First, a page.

Posts Tagged ‘running’

Rothwell Parkrun

Monday, June 25th, 2018 | Sport

Last Saturday, I headed over to Rothwell for the Parkrun. It’s been running since last summer, making it the baby of the Leeds Parkruns. Or at least it was until Middleton Woods launched in April. And Armley is launching on Saturday. But who’s counting?

I had a triathlon the day after so I decided to drive to one rather than run there. Given I was already in the car, driving somewhere else for a change of scenery is my prefered option. And, a hadn’t done Rothwell, it seemed like an excellent choice.

I liked it. First, it’s flat. One slight hill, probably a smaller rise than Woodhouse Moor. If that is the case, that would make it the flattest Parkrun in Leeds which are, on the whole, all on hills.

Second, a lot of it is on grass. Not great for speed, arguably, and not so nice in the wet. But kinder on the body.

Third, it is fairly small. 188 runners in the field on the day I did it. At Woodhouse Moor, which regularly attracts 400-500 people, even running a sub-24 is unlikely to put you in the top 100. At Rothwell, my 23:28 gave me a position of 27th, and second in my age category of male 30-34.

The only thing that didn’t go too well was the pace. I was aiming for 24-25 minutes so that it would be a nice easy run. Something I nailed in Skipton. But I got a bit carried away in the final kilometre and sped up.

The other issue with Rothwell is there is limited parking. But given there seems to be a huge amount of on-street parking all around the park, it doesn’t seem like the big issue that the website made it out to be.

Announcing Running For Beginners

Tuesday, June 12th, 2018 | News

I’m pleased to announce the launch of my new online course, Running For Beginners. It’s a complete introduction to running for those who want to get into it for the first time or are coming back to it after a break.

Topics covered include:

  • Where to run
  • What to wear
  • Staying safe
  • Warming up and cooling down
  • Motivation
  • Dealing with different weather conditions

And much more. So far, it is proving rather popular:

And best of all, it’s free. Click here to check it out.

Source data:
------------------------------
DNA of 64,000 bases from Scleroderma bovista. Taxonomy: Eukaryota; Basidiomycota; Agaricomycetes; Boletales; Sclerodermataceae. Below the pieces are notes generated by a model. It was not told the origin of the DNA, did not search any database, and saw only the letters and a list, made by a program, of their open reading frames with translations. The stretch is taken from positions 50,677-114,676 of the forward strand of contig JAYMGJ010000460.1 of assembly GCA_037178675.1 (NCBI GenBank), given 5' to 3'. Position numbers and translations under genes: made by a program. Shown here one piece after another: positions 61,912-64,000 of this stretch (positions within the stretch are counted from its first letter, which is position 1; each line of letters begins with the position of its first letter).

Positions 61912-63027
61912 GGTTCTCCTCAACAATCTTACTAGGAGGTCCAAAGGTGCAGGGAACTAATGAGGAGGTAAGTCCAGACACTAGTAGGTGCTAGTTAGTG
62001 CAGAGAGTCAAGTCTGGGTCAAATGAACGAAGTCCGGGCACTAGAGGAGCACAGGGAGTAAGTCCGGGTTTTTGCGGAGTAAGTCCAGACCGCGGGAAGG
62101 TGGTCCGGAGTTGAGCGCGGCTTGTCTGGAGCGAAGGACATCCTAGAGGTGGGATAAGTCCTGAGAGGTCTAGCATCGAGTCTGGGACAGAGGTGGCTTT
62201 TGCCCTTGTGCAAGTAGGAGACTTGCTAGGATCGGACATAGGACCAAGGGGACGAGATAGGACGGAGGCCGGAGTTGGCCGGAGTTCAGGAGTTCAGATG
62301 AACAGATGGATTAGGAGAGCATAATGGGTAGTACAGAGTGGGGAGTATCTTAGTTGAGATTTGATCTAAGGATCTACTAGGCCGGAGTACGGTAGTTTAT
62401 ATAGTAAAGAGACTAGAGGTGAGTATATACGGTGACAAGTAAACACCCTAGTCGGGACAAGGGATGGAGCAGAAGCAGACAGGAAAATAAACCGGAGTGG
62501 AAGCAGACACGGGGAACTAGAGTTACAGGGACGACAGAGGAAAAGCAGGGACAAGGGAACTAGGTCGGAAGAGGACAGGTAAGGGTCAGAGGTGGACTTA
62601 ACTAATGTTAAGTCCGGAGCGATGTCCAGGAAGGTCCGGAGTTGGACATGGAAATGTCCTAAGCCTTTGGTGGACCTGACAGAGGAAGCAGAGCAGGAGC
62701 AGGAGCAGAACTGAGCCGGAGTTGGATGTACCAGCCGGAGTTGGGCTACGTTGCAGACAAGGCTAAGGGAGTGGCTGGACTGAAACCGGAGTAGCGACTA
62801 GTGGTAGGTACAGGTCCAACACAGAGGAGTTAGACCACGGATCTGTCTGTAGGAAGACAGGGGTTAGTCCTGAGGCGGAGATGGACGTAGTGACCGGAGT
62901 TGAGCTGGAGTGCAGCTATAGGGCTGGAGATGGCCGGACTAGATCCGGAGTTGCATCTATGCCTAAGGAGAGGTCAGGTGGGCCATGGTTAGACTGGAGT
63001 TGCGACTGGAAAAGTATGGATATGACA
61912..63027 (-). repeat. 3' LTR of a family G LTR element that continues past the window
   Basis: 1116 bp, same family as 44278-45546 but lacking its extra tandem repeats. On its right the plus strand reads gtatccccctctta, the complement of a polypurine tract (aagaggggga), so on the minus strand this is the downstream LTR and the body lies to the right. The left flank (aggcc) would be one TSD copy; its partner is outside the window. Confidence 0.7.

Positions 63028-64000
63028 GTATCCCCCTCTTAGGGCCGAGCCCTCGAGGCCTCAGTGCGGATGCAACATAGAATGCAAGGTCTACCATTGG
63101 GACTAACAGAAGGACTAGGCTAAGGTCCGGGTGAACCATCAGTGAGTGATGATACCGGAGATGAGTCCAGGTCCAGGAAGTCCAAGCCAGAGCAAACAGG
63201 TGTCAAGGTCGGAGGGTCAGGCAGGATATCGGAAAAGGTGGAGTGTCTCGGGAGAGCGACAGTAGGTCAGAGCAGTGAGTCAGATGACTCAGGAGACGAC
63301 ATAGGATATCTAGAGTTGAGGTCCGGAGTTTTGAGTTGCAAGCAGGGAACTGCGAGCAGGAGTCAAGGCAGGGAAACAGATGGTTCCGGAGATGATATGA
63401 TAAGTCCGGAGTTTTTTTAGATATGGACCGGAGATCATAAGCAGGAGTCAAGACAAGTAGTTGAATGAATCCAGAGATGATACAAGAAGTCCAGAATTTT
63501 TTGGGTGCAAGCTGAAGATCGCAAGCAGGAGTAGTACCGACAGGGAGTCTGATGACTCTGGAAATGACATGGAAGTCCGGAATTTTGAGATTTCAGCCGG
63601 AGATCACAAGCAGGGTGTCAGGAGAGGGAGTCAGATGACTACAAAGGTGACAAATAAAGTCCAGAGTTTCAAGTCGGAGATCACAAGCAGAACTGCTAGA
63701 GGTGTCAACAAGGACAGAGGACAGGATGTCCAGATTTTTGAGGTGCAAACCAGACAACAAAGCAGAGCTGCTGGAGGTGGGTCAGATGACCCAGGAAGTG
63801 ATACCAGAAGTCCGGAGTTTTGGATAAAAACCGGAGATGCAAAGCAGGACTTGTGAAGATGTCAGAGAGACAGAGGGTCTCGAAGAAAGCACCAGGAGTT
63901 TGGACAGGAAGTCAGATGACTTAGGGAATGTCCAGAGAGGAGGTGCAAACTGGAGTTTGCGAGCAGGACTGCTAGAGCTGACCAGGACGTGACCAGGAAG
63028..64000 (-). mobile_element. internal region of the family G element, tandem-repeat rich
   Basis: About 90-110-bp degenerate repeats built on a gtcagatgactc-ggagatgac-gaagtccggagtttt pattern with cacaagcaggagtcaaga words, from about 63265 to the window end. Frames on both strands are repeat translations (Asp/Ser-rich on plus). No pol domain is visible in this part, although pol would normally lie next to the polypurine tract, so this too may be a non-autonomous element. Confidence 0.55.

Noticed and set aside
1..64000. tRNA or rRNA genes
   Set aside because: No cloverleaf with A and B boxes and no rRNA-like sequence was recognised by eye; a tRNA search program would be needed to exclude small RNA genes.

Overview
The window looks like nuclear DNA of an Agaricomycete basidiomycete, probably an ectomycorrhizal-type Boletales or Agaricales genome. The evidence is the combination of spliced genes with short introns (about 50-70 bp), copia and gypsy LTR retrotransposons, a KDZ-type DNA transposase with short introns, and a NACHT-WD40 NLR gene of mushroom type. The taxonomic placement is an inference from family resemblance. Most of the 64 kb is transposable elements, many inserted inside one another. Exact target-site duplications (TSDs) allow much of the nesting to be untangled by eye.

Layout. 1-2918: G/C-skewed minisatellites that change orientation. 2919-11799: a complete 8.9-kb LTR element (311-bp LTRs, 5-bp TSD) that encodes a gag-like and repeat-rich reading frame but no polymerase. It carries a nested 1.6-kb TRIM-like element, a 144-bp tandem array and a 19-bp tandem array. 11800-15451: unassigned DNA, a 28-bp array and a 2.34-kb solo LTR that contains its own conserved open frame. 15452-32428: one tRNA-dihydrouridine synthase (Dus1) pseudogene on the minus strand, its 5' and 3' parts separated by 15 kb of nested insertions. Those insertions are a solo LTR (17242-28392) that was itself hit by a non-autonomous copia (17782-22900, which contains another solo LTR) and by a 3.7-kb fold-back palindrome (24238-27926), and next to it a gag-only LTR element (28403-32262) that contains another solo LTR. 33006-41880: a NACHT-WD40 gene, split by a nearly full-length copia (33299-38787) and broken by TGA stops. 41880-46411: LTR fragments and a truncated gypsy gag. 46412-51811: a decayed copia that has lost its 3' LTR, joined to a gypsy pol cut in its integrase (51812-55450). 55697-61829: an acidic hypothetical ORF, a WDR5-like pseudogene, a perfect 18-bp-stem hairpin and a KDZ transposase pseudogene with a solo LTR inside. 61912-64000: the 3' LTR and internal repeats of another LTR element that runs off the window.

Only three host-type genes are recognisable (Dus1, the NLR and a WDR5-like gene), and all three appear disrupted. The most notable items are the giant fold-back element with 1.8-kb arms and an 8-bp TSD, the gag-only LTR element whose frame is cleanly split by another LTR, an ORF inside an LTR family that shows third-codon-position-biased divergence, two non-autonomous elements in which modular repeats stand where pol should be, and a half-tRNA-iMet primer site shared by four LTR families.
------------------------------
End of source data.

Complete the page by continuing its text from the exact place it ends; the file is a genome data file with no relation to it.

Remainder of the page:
Is this what mansplaining feels like?

Sunday, May 27th, 2018 | Life

We’re runners. Talking about running. Tracey is explaining to me about “Parkrun” (of which I have completed 156 and am in the same running club as the guy who runs the entire thing) which is “lots of people running together”.

Apparently, I can use something called “Google” to find out more.

For background context: Adidas is holding some free running events, but they all take place in London, despite their ads targetting what seems to be everyone in the UK. They’re promoting it through an advertorial in Time Out London.

Parkrun #153

Wednesday, May 9th, 2018 | Sport

The weather has warmed up. Why did I ask for this again? I hate the warmth. This was a terrible idea.

Fresh from Middleton Woods Parkrun last week, I was determined to run a fast one this week. And luck was on my side. The first Saturday of the month is a pacer month. This month included only three pacers but one of them was perfect for me: the 23-minute man.

In April, I took a minute and a half off my PB but even then, I knew I could go faster. So, I set out following the pacer to see how long I could hold on for.

It turns out the answer was about 2.5 km. Halfway through the second lap, I started to lose touch with him as my legs just wouldn’t keep up the speed. I slowly slipped behind, maybe 5-10 seconds over the next lap. This doesn’t sound like a huge gap now, but it felt like one at the time. I knew if I could just keep him in sight by the 4km mark, I stood a chance.

Once we hit that point I got a second wind and slowly started reeling him in down the back straight. It took the top of the park, too, but as we rounded the final corner onto the finish straight I went around him on the outside.

No sprint finish, just a desperate battle to keep the pace and stay ahead of him. I doubled-over just after the finish line and the volunteers had to shepherd me along to get me out of the way of other runners. But I had done enough.

My new PB was:

22:39

This time, I don’t think I can run any faster. I’ve set a Parkrun PB that reflects the best performance I can give right now. I’m pleased with it. It gives me an age grading of 57%, which still leaves me 3% adrift of my Dad’s best effort.

Here’s an updated graph:

I only remembered to take the obligatory selfie after I had set off running home, hence why it looks so bad.

Middleton Woods parkrun

Monday, April 30th, 2018 | Sport

On Saturday, I went over to Middleton Woods for their first ever Parkrun. It’s the 6th Parkrun in Leeds, joining Woodhouse Moor, Cross Flatts, Bramley, Temple Newsam and Roundhay.